Here are the 3 key practical suggestions put forth by the author (Ryan Holiday, online strategist for American Apparel):
1. Practice Misfortune
“It is in times of security that the spirit should be preparing itself for difficult times; while fortune is bestowing favors on it is then is the time for it to be strengthened against her rebuffs.” -Seneca2. Train Perception to Avoid Good and Bad
Set aside a certain number of days each month to practice poverty. Take a little food, wear your worst clothes, get away from the comfort of your home and bed. Put yourself face to face with want, he said, you’ll ask yourself “Is this what I used to dread?”
3. Remember - It's All Ephemeral
“Choose not to be harmed and you won’t feel harmed. Don’t feel harmed and you haven’t been.” -Marcus AureliusThe Stoics had an exercise called Turning the Obstacle Upside Down...If you can properly turn a problem upside down, every “bad” becomes a new source of good....Suppose for a second that you are trying to help someone and they respond by being surly or unwilling to cooperate. Instead of making your life more difficult, the exercise says, they’re actually directing you towards new virtues; for example, patience or understanding. Or, the death of someone close to you; a chance to show fortitude.
“Alexander the Great and his mule driver both died and the same thing happened to both.” -Marcus Aurelius
Alexander the Great conquered the known world and had cities named in his honor. This is common knowledge....Stoics would also point out that, once while drunk, Alexander got into a fight with his dearest friend, Cleitus, and accidentally killed him....Is this the mark of a successful life? From a personal standpoint, it matters little if your name is emblazoned on a map if you lose perspective and hurt those around you.Remember that achievements can be ephemeral, and that your possession of them is for just an instant. Learn from Alexander’s mistake. Be humble and honest and aware. That is something you can have every single day of your life.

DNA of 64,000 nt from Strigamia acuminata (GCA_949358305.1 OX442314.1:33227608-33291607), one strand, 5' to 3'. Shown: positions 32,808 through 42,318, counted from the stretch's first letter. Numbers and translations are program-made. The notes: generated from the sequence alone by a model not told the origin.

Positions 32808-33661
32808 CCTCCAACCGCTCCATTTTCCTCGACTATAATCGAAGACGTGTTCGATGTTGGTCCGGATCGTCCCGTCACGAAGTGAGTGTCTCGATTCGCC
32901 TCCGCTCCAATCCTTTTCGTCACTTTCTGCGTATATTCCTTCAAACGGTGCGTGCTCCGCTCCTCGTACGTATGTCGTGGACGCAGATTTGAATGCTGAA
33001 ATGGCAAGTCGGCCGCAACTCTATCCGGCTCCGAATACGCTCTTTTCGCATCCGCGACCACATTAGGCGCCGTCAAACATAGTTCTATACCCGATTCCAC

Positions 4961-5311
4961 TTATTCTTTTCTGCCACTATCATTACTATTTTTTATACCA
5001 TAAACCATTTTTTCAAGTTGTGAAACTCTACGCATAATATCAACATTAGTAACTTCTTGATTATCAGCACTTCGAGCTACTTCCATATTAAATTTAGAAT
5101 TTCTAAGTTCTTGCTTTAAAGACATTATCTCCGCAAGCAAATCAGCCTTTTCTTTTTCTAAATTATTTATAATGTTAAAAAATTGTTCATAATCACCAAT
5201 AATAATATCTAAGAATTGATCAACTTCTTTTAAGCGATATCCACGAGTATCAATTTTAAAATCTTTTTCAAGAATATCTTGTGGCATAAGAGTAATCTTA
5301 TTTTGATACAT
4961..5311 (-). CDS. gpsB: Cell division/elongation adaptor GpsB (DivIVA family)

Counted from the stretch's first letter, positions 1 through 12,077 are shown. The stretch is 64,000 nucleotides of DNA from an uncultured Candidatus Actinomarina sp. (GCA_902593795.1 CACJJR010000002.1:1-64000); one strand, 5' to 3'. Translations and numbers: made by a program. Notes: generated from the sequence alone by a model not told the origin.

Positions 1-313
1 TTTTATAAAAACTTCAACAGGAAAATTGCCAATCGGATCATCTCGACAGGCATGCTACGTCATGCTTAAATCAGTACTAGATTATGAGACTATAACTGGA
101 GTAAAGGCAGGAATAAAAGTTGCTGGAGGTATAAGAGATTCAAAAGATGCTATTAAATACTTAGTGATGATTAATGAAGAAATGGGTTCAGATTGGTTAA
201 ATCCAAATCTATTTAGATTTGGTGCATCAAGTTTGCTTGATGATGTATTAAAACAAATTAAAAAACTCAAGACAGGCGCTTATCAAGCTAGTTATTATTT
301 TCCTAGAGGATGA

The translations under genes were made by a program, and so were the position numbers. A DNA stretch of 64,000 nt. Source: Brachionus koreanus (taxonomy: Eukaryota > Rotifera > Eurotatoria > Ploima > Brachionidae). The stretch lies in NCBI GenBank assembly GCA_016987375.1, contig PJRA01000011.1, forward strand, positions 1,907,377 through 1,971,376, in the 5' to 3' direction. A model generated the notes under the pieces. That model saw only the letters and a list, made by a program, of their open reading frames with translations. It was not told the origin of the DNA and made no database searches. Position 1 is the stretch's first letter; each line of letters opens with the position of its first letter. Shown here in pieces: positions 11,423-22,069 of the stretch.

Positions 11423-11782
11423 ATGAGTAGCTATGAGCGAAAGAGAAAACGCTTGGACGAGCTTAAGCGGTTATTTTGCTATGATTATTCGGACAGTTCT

"As an entrepreneur you can see how practicing misfortune makes you stronger in the face of adversity; how flipping an obstacle upside down turns problems into opportunities; and how remembering how small you are keeps your ego manageable and in perspective. Ultimately, that’s what Stoicism is about. It’s not some systematic discussion of why or how the world exists. It is a series of reminders, tips and aids for living a good life."
As I read the article, I thought Stoicism might be too staid and staunch of an approach for me. I believe the pursuit of happiness is a worthwhile goal and that creating joy and fulfillment in everyday life is important, so I was relieved to find that these two ideals are not necessarily in conflict.
"Stoicism teaches the development of self-control and fortitude as a means of overcoming destructive emotions; the philosophy holds that becoming a clear and unbiased thinker allows one to understand the universal reason." - (Stoicism, Wikipedia)
A line in the article mentioned above reconciled both views on life and put them on the same side of the coin:
"You can be a Stoic, and joke around and have a happy life surrounded by what’s valuable to you. In fact, that’s the ultimate goal."